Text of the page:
ISTANBUL (Reuters) - A small bomb exploded near state offices on the Asian side of Istanbul on Wednesday, damaging windows but resulting in no casualties, Turkish media reports said, the latest in a series of blasts ahead of an expected Kurdish rebel ceasefire.
Turkey’s Justice Ministry and the offices of its ruling AK Party were also attacked with homemade bombs and a shoulder-fired missile in the capital Ankara on Tuesday, but no one has claimed responsibility for the attacks.
The explosions came ahead of Thursday’s expected ceasefire call by jailed Kurdish militant leader Abdullah Ocalan, who has been in talks with state officials to try to end a three-decade conflict that has killed some 40,000 people.
The ceasefire call, expected to coincide with the Kurdish New Year, would be a major step in what is shaping up to be the most serious bid yet to end Turkey’s conflict with the Kurdistan Workers Party (PKK) militants.
An unidentified assailant threw a small bomb into the garden of a local state official’s offices in the Maltepe district of Istanbul on Wednesday, broadcaster NTV said on its website. Separately, a police team defused explosives left in front of a cultural centre on the same side of the city.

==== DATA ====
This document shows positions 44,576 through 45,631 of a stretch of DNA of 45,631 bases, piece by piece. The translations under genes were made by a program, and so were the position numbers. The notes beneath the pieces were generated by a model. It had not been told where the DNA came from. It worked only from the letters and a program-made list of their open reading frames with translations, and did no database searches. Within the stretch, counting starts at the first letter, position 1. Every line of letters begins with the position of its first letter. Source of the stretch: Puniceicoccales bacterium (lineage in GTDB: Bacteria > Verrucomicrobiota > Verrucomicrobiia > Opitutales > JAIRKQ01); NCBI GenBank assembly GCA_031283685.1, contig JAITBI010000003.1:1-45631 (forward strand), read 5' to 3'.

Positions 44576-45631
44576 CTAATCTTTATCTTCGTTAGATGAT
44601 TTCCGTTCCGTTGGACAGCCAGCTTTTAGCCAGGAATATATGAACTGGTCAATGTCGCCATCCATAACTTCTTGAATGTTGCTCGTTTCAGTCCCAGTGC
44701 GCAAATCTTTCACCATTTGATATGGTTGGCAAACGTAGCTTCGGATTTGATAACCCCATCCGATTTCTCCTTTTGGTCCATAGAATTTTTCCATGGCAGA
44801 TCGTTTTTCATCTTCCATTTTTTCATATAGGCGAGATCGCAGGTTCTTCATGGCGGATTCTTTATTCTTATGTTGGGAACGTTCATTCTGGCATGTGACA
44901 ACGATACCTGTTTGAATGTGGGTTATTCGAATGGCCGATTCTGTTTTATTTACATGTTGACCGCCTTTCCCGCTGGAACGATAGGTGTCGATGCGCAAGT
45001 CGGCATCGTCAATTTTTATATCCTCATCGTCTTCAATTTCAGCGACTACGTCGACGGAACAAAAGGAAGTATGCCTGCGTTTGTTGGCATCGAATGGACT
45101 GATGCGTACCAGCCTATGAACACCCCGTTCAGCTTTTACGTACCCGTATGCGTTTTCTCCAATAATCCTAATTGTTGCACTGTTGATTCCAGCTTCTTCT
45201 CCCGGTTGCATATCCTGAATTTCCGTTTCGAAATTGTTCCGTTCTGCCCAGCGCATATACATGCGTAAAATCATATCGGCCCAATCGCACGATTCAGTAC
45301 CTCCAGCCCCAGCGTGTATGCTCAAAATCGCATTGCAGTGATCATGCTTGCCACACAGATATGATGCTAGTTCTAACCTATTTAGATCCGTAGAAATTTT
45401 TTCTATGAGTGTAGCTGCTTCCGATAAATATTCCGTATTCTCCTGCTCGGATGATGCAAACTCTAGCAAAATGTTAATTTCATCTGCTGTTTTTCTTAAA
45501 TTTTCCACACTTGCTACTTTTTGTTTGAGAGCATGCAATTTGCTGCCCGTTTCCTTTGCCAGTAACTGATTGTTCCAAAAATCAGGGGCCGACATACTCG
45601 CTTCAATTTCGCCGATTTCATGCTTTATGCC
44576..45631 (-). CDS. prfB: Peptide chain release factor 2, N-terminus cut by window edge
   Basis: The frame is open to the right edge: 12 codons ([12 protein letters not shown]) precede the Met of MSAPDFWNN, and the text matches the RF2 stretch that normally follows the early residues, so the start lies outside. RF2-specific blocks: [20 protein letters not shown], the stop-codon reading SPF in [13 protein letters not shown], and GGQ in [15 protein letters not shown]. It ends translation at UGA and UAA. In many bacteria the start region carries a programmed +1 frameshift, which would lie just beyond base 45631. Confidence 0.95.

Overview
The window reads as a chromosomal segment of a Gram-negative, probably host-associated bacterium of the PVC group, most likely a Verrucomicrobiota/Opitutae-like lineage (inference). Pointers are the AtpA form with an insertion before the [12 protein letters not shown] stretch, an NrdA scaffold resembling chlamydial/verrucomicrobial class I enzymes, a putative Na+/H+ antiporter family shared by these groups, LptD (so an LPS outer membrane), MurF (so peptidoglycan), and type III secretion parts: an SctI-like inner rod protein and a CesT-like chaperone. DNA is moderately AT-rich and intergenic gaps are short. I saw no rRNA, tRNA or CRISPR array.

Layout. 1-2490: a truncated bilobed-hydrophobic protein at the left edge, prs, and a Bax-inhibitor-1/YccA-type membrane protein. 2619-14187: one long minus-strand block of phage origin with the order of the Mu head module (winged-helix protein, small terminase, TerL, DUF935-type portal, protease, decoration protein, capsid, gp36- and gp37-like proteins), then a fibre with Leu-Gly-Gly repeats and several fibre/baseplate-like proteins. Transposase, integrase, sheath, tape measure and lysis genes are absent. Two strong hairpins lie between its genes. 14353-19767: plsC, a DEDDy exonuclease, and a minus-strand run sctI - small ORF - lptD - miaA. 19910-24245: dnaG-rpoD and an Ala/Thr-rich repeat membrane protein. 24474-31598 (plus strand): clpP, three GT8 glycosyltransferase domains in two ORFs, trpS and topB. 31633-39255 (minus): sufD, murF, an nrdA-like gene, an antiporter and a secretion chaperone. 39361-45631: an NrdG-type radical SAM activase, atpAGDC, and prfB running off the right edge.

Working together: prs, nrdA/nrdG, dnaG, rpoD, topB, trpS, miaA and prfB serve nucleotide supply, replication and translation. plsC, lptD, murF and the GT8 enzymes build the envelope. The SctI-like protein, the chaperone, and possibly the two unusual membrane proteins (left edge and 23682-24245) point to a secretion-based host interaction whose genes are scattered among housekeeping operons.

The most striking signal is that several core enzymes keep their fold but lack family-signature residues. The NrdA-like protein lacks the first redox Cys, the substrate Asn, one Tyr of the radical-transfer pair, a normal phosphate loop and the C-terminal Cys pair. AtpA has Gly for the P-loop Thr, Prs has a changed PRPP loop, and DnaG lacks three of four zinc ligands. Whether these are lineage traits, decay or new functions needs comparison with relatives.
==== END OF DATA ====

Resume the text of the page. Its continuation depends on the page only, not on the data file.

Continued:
As well as Kurdish militants, far-left groups, ultra-nationalists and Islamic radicals have also carried out attacks in Turkey in the past.
The AK Party attack shattered windows on the seventh floor of its headquarters, where Prime Minister Tayyip Erdogan has an office, while two devices exploded outside the Justice Ministry several kilometres (miles) away.
A large Turkish flag was hung from the front of the AK Party building on Wednesday, concealing the place where the missile struck. Erdogan, who left Ankara earlier on Tuesday for an official visit to Denmark, has been briefed on the attacks.
A member of the Revolutionary People’s Liberation Party-Front (DHKP-C) leftist group blew himself up at an entrance of the U.S. embassy on February 1, killing a Turkish guard.
Turkish police have detained more than 100 people in a series of operations against the DHKP-C since January, most recently seizing 12 people on Tuesday.
The DHKP-C, listed by Turkey and the United States as a terrorist organisation, has carried out attacks in the past in retaliation for arrests of its members.
Writing by Daren Butler; Editing by Nick Tattersall and Alison Williams